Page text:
Ideas to fuel a sustainable built environment

7 min read

What Is RS-485? – Part 1

Sep 9, 2016 10:00:00 AM

Note: This is Part One in a series of posts on RS-485. | Part 2 | Part 3

What is RS-485 and what does it have to do with buildings or building controls?  If you’re asking this question either you’re just curious, or maybe something isn’t working quite right and you’re Googling to find an answer.  Either way, I plan on giving you a high level understanding of RS-485 in this post, and how having a better grip on how it works can help building operators and controls contractors control their building more effectively. 

RS-485 – The Basics

RS-485 is most commonly used in non-LonWorks building automation system controller networks.  The most common networks to implement RS-485 are BACnet MSTP (including the Automated Logic ARCNet implementation), Modbus RTU devices, and legacy controls networks like Johnson’s N2, Honeywell’s C-Bus, or Siebe’s ASD network.

Simply put, RS-485 is a cheap, tried and true computer networking technology.  It is an electrical standard defining the electrical characteristics of most building automation networks.  It was established by the Telecommunications Industry Association/Electronic Industries Alliance (TIA/EIA[1]) a long time ago as a cheap, reliable industrial networking technology.  It defines how you can modulate electrical signals over a pair of wires to represent digital information (ones and zeros).

Modulate / Demodulate

modem.jpgImage by Flickr user Bryan Alexander

Did I lose you at “modulate electrical signals”?  Its ok – in 2016 we take for granted the number of layers our technological lives include to do even the simplest of tasks.  Let’s start at modulation.  If you are as old as I am, you may have used a “modem” at one point in your life.  I am not sure if people still use that term, as my experience today with folks indicates they think of their internet as sourced from their Wi-Fi hotspots.  The vernacular is: “my Comcast/Time Warner Wi-Fi.”  That thing, that piece of equipment with flashing (hopefully green) lights, is actually a modem.  Before their modern day incarnation, we had dial up modems (you know the modem that made those funny sounds after dialing a phone number?).  Modems are modulators/demodulators (mo-dem).  They take straight electricity from the wall, and wiggle it into 1’s and 0’s – almost literally.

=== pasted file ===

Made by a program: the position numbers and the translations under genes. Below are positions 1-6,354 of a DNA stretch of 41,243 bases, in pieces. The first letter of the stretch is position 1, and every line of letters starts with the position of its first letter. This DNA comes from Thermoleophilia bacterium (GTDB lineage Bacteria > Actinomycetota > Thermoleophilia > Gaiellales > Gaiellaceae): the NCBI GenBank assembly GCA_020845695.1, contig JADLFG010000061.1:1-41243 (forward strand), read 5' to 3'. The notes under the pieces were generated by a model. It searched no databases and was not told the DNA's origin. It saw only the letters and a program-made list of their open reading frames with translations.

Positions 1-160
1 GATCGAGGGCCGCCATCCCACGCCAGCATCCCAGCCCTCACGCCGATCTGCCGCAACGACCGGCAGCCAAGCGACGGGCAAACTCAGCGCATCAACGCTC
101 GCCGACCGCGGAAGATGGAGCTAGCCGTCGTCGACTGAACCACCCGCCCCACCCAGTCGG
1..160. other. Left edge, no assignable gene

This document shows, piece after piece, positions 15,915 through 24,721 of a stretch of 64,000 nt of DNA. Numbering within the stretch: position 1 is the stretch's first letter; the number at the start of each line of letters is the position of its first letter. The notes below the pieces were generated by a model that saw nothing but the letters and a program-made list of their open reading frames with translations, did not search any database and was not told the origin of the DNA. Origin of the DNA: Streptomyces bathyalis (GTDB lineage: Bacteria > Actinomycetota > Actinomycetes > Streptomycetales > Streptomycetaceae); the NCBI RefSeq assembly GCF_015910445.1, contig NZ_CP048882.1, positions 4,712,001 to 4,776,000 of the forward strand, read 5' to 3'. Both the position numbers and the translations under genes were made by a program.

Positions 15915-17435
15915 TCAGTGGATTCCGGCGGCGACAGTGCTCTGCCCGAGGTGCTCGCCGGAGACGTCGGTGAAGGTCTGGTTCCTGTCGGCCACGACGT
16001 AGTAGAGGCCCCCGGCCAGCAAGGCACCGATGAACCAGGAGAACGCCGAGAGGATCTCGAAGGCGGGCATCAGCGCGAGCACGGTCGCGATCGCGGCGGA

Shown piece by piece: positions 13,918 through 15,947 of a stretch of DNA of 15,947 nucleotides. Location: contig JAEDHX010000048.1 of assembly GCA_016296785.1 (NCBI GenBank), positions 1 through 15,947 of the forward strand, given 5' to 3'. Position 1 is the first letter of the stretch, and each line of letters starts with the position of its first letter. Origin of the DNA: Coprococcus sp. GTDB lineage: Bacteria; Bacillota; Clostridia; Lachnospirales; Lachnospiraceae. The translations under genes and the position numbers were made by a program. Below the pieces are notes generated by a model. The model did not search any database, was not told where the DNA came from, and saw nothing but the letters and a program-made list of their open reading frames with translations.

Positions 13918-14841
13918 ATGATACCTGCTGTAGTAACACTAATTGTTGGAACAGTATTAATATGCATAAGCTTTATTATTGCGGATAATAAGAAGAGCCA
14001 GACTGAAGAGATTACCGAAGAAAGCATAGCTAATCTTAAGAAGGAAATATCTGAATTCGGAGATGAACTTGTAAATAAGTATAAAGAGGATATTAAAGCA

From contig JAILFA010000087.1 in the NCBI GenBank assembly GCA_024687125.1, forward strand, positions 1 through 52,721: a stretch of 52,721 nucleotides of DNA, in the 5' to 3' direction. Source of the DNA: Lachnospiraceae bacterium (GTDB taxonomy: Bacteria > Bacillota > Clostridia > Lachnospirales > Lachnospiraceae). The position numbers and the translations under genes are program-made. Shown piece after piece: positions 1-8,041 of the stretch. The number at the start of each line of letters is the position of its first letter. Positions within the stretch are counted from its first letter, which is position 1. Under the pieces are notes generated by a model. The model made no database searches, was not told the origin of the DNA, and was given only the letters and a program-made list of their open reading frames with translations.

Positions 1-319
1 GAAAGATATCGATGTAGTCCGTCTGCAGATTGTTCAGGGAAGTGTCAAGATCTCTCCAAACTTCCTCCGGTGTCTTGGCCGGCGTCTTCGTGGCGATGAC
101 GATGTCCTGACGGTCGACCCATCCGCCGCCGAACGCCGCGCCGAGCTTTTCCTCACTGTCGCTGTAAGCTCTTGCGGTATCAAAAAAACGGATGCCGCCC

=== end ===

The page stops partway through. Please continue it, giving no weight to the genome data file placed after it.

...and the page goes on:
Binary Communication

There are several ways this can be done, in the wired and wireless worlds.  RS-485 is one standard way that defines how RS-485 types of ‘modems’ (called a transceiver – short for “transmitter receiver”) will wiggle 1’s and 0’s out of electricity to convey information between RS-485 devices.  This is done over a pair of wires using direct current.  An RS-485 transceiver consists of two parts:

  • The part that transmits information which can be referred to as a “generator” as in signal generator, or a “driver” as in a driver of current. This is the “modulator” to tie it all together.
  • The second part receives information being transmitted elsewhere, which is simply referred to as a “receiver” or the “demodulator.”

Drivers and receivers together make a “transceiver.”  These are just single microchips on boards which are very inexpensive to mass produce, which is why RS-485 is commonly used in many different industries.  However, not all manufacturers use the same techniques for their chips, and not all buyers of those chips use the same style of integrating them into their controllers, which is why sometimes you have a 3 wire RS-485 device or a 2 wire RS-485 device.

This is why you will see one controller like a Schneider Electric BACnet MNB-1000 that has a 3 wire RS-485 implementation where as a Schneider Electric Viconics BACnet thermostat will have a 2 wire implementation.  They implement chips from different chip manufactures to accommodate their circuit boards and their respective physical size / power limitations. Technically they’re both RS-485 devices, but the instructions for the MNB-1000 Device will call for using 3 conductors on the RS-485 connector, whereas the thermostat will only want 2 conductors to be used on its connector.  Let me dive deeper into how that can happen.

Two-Wire RS-485

Let’s take a look at a 2 wire RS-485 network to illustrate how the signals are modulated and demodulated on the wire.  First let’s look at a single transceiver: